Amos: I’ll Be Able To Drive EFV Replacement Within Four Years

Marine Corps Commandant Gen. James Amos today shed some much anticipated light on when the Corps could see a replacement for the cancelled Expeditionary Fighting Vehicle, telling lawmakers he expects to drive its replacement by the end of his tenure as commandant.

“There are two answers to that, one is as Commandant of the Marine Corps’s answer which is Before I leave leave office four years from now . . .  we’ll have a program of record, we’ll have steel, there will be a vehicle and I’ll be able to drive it,” Amos said responding to lawmakers questions during a House Armed Services Committee hearing. “I’m trying to pressurize industry, I’m trying to pressurize the acquisition folks, I want the word to get out. If we followed the standard acquisition timeline, which in some cases got us to where we are today, it’ll be 2024.”

To avoid such a fate, the general said the Department of the Navy will be using a model similar to the one it used to quickly buy and field thousands of MRAPs during the height of the Iraq war.

“Something probably that resembles the sense of urgency that we had for the MRAP but probably a little bit more scheduled, and that’s what we’re going to do.”

Now that’s not saying that Amos will necessarily be driving the production model EFV replacement, dubbed the Amphibious Combat Vehicle, but it will will be some sort of early version ACV.

The EFV was cancelled earlier this year after it was predicted that its rising costs would swallow up waaay too much of the Marines’ procurement budgets. The craft was first conceived in the 1980s and has taken billions in development cash over the decade yet remained stuck in development purgatory.

It’s replacement will draw on the lessons learned from EFV development while using available technologies to field a 21st Century armored personnel carrier for the Corps, according to Amos.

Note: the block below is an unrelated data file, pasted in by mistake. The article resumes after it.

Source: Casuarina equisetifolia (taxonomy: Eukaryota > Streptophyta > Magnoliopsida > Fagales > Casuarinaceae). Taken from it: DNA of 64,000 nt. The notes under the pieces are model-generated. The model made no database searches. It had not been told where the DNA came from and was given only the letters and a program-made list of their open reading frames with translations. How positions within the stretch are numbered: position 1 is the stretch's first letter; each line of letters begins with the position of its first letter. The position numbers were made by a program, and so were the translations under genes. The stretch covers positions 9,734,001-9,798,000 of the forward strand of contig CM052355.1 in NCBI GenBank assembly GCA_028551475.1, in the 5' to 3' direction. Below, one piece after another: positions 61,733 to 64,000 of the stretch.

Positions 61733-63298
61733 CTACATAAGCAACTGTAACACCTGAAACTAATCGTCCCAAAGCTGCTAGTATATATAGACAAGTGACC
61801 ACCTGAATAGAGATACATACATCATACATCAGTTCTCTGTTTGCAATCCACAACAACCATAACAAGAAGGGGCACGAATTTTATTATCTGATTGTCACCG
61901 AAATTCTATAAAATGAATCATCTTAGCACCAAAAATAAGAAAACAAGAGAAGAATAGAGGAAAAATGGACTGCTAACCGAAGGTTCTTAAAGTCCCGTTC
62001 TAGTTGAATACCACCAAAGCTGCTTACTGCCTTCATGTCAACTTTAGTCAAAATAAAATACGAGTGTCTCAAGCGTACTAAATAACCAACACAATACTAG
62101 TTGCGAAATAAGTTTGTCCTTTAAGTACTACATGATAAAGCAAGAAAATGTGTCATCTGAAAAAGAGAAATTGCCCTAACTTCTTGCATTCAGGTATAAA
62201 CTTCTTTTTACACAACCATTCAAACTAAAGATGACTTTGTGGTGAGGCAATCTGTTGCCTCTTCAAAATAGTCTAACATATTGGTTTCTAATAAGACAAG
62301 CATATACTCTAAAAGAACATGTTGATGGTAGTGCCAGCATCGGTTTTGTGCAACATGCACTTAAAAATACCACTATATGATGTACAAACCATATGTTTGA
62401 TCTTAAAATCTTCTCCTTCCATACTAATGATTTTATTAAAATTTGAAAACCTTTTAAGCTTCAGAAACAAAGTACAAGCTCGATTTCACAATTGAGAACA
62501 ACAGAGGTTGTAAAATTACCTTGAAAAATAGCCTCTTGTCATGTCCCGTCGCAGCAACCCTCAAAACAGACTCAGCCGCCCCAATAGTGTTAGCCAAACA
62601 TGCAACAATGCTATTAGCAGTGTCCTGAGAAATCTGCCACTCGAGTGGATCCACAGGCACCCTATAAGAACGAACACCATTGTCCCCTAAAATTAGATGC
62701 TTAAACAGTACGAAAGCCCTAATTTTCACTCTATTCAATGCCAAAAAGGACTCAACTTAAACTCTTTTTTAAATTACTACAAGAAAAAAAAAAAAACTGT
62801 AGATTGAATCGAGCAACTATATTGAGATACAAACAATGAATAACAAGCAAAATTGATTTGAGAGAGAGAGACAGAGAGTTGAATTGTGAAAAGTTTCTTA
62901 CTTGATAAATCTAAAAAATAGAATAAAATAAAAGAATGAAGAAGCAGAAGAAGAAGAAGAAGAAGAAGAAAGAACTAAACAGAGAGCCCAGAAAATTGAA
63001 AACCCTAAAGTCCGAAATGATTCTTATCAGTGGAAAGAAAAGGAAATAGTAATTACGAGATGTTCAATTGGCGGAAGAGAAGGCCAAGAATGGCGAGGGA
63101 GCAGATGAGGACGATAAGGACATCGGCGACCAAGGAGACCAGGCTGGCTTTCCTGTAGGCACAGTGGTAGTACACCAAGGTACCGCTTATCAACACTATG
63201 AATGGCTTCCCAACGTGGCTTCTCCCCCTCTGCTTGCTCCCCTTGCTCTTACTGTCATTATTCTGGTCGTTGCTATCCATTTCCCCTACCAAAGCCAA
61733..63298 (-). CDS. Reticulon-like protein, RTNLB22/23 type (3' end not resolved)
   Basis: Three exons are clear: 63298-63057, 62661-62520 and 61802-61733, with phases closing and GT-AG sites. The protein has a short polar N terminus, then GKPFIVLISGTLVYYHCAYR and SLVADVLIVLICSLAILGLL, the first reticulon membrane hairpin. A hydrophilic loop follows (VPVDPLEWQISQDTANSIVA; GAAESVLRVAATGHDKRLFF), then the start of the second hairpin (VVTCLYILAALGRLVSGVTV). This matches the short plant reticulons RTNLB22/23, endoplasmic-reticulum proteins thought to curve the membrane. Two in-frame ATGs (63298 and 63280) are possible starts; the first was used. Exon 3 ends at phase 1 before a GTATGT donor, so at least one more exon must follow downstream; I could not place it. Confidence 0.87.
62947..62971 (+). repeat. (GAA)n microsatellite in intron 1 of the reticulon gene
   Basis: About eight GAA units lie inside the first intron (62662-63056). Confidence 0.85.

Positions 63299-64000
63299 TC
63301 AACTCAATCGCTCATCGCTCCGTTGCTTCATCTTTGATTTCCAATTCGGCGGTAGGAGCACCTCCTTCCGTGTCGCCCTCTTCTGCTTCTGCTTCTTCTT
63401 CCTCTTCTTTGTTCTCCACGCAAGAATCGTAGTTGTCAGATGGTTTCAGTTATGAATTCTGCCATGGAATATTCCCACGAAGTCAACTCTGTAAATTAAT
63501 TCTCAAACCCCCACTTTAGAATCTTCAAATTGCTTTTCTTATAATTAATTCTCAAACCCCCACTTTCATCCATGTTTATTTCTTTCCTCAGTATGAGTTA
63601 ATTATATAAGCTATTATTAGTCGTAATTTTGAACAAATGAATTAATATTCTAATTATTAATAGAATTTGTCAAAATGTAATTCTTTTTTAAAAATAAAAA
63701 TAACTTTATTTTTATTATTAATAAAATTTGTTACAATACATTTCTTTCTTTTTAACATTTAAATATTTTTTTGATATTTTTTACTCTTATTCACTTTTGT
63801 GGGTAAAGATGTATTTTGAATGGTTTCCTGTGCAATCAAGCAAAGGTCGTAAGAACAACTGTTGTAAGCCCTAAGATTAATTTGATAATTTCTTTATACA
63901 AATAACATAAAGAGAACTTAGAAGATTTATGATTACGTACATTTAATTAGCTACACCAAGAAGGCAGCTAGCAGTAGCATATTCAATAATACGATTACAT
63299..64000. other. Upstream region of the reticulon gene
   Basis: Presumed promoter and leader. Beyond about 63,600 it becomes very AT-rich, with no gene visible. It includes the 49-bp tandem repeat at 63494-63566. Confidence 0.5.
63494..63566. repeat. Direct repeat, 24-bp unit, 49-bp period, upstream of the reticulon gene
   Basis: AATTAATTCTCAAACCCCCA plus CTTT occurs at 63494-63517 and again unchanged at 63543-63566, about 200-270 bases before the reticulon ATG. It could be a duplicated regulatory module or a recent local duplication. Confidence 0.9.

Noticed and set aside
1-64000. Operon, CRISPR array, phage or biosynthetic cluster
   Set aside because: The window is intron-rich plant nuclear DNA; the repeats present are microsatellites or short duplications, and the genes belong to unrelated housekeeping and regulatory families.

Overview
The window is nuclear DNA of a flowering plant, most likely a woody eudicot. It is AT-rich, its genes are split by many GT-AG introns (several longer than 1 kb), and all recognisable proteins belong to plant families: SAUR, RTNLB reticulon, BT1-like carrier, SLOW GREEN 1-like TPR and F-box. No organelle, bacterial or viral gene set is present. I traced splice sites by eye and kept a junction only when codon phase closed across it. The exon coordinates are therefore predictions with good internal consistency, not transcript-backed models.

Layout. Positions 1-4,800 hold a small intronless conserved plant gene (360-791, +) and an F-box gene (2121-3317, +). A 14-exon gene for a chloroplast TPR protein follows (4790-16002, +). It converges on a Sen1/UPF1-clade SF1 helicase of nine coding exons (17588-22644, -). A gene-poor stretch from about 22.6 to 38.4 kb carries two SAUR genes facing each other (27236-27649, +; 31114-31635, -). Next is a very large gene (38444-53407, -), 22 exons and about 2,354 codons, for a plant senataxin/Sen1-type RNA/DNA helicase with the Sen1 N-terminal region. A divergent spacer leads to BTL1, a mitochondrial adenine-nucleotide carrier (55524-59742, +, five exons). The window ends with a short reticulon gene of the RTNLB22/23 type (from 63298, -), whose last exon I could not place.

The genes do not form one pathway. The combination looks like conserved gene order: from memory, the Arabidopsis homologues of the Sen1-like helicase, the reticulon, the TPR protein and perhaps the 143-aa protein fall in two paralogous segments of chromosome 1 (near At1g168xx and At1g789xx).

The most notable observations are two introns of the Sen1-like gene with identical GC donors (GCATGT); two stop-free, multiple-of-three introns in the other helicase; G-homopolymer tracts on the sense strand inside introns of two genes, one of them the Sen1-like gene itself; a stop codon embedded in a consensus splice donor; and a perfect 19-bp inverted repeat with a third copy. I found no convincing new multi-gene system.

• FormerDirtDart

    Obviously, Gen. Amos needs to provide an urine sample for testing.

  • brian

    Its believable, prototype death traps are easy to get out the door.

  • joe

    Ok, humor me here..instead of trying to make the Amphibious tracked Vehicle faster so it can travers the “over the horizon” distance to the shore in a quicker time frame how about making the Ship that carries it to combat more stealthy. Like a Submarine LST? Yes, I said it. A Sub capable of carring at least 13 tracked amphibious Vehicles within a much closer distance to shore, off load at night and the tracks only have about 500 meters to go to hit the shore. Of coarse this would have to be done very quickly so the tracked vehicles would have to be updated vehicles than what the AAAV-7s are today. Put more thought into the Tracked vehicles armour and weapons systems instead of water borne capabilities for inland operations, and allow the Sub-LST to close the distance. Of coarse the Marines would transfer from regular LSDs to the Sub-LST sometime prior to the assault so your not doing 6 month cruises on board one of these monsters…